Distribution and population dynamics of larval fish off eastern Australia

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Copyright: Hinchliffe, Charles
Since Johan Hjort first proposed his ‘critical period’ hypothesis in the early 1900’s, fisheries scientists have recognised the importance of the early-life stages of fish in determining year-to-year variation in recruitment. Despite this, our ability to forecast larval success remains limited. This is particularly true in the Australian context, where larval fish monitoring programs have only recently been established. This thesis aims to contribute knowledge regarding the population dynamics of larval fishes off eastern Australia. To achieve this, I utilise a new larval fish assemblage database, develop new modelling techniques, and conduct three sampling voyages to test my models on original data. The work is presented across 4 independent research chapters. In Chapter 2, I characterise patterns in the distribution of larval fish over 15° of latitude with highly variable conditions driven by the East Australian Current, using a newly available larval fish database supplemented with recently collected samples. Along eastern Australia, generalized additive models reveal that larval abundance and diversity is higher in the north and decreases poleward for most of the year, establishing a baseline trend for the region. This pattern reverses in summer, when spawning events occur around Tasmania, which could change as the East Australian Current strengthens with climate change. Existing methods for estimating mortality rates, such as catch-curves, require large sample sizes, as they work by grouping individuals into age bins to determine a frequency distribution. Yet, sampling enough larvae is often not possible at fine scales within the constraints of research projects. Drawing on size distribution theory, and improved computational techniques, in Chapter 3 I develop a novel method to simultaneously estimate growth and mortality of fish larvae which improves certainty in estimates with fewer fish available. Using Bayesian inference methods, I show how growth and mortality can be estimated from a continuous distribution of sizes removing the need to bin data. Furthermore, these new models are flexible and can estimate non-linear growth and mortality functions. The ratio of larval growth to mortality, or its inverse, is used to indicate changes in cohort biomass and is referred to as a cohort’s “recruitment potential”. Most studies observing this metric have focused on variation at survey-level or annual scales, which may ignore crucial variability in cohort success at finer spatiotemporal scales relevant to individual larvae. By sampling larval Pacific sardine (Sardinops sagax) off southeast Queensland, in Chapter 4 I demonstrate that vital rates of cohort success vary at scales smaller than features that are generally considered to be oceanographic habitats (i.e., eddies and shelf waters). While growth rates are more consistent among features, rates of mortality are highly variable, highlighting the importance of incorporating mortality estimates in attempts to understand cohort success in field studies. Building on the understanding that size-spectra are remarkably consistent in marine ecosystems, in Chapter 5 I test the hypothesis that the slope of the plankton spectra provides a valuable diagnostic tool for rapidly assessing growth and mortality of larval fishes in situ. To test this, I sampled larval Pacific sardine and plankton simultaneously on three voyages along eastern Australia, using a bongo net with an interior finer-mesh net. Contrary to expectations, results from this study demonstrate a negative relationship between the slope of plankton size spectra and recruitment potential of larval Pacific sardine of equivalent size. This may result from high susceptibility of larval Pacific sardine to predation, owing to the thin body shape and poor swimming ability characteristic of clupeid larvae. Several stronger relationships between larval growth and mortality, and physical oceanographic parameters were evident. Together, these results indicate that years where spawning occurs predominantly in shelf areas with a lower concentration of large predatory zooplankton, and, the East Australian Current is meandering further from the shelf break than normal, could provide the necessary conditions allowing for exceptional levels of Pacific sardine recruitment off eastern Australia. My thesis suggests plankton size spectra are unlikely to reflect recruitment potential directly, at least for Pacific sardine. However, incorporating some size-based aspects of the plankton community into a broader modelling framework could further our ability to determine how larval success varies across a seascape. Improvements in the resolution of vital rate estimates, and of spatially explicit modelling procedures, might accurately predict larval success although data is currently unavailable. Therefore, continued sampling larval fishes and estimation of vital rates is required. While data from international programs such as CalCOFI provide a strong starting point, continuation of larval fish monitoring programs in Australia will provide an avenue to further explore forecasting of larval success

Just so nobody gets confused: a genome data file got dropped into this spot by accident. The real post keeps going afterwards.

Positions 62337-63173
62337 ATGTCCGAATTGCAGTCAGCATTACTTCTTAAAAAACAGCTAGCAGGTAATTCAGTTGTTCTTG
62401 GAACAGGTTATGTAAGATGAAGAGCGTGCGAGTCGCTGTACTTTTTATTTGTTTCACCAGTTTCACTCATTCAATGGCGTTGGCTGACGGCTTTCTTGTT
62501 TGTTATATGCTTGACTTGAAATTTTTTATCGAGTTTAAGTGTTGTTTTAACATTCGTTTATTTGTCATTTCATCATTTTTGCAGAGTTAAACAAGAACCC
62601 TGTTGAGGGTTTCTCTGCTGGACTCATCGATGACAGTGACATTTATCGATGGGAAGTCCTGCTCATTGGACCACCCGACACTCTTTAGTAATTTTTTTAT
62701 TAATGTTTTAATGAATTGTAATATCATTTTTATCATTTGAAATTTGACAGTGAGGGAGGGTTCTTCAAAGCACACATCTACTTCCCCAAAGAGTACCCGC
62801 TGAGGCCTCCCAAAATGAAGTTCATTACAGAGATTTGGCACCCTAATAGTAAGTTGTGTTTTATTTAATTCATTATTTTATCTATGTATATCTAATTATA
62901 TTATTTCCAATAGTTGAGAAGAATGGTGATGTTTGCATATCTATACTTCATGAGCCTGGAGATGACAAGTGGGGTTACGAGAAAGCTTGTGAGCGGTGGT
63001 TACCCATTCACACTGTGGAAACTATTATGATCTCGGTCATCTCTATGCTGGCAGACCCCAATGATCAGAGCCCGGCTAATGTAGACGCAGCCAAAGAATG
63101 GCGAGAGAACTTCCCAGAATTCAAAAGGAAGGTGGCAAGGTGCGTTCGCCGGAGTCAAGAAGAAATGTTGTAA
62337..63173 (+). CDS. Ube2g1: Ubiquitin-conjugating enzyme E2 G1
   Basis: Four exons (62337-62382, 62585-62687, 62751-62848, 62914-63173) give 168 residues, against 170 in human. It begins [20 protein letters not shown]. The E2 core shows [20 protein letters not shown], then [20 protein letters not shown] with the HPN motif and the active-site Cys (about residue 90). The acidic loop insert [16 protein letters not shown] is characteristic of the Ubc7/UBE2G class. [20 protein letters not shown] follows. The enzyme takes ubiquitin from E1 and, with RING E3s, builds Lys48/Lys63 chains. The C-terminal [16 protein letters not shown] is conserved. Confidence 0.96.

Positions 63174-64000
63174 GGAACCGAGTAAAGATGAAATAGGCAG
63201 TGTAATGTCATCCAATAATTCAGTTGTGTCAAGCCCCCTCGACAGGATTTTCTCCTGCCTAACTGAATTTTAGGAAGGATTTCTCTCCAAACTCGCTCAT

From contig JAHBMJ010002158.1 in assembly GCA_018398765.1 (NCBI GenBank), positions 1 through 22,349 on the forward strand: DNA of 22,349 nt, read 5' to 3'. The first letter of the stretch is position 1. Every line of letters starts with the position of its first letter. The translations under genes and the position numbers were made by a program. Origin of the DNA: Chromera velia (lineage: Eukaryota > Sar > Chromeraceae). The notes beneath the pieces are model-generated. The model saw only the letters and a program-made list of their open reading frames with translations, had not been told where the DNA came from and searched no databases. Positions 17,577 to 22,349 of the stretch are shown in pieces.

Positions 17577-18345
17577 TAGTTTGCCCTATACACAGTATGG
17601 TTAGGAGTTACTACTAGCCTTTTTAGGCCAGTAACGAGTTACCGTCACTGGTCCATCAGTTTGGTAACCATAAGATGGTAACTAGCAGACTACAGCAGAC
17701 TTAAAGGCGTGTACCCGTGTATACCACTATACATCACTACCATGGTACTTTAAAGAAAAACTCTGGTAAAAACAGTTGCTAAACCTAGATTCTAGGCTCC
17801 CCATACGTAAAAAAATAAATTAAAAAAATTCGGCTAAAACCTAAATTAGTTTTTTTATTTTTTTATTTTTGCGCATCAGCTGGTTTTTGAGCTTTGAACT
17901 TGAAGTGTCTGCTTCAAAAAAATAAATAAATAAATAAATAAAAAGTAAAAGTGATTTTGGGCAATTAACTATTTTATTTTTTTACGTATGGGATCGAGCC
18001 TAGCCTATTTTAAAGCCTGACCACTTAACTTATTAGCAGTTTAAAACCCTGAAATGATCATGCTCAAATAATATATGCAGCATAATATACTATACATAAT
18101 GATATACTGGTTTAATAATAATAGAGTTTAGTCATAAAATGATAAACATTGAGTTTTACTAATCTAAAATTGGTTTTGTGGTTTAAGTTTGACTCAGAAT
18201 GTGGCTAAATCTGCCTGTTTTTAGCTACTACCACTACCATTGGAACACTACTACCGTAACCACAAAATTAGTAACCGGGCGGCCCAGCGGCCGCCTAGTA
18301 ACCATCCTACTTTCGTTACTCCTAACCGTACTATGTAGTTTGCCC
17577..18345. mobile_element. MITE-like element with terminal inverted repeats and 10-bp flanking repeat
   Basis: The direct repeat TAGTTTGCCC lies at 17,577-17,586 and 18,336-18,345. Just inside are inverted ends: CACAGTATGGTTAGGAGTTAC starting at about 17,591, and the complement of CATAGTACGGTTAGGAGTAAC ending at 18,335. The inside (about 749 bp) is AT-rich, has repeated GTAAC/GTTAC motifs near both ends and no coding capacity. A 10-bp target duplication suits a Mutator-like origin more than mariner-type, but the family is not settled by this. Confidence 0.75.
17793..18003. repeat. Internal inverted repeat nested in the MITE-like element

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PhD Doctorate
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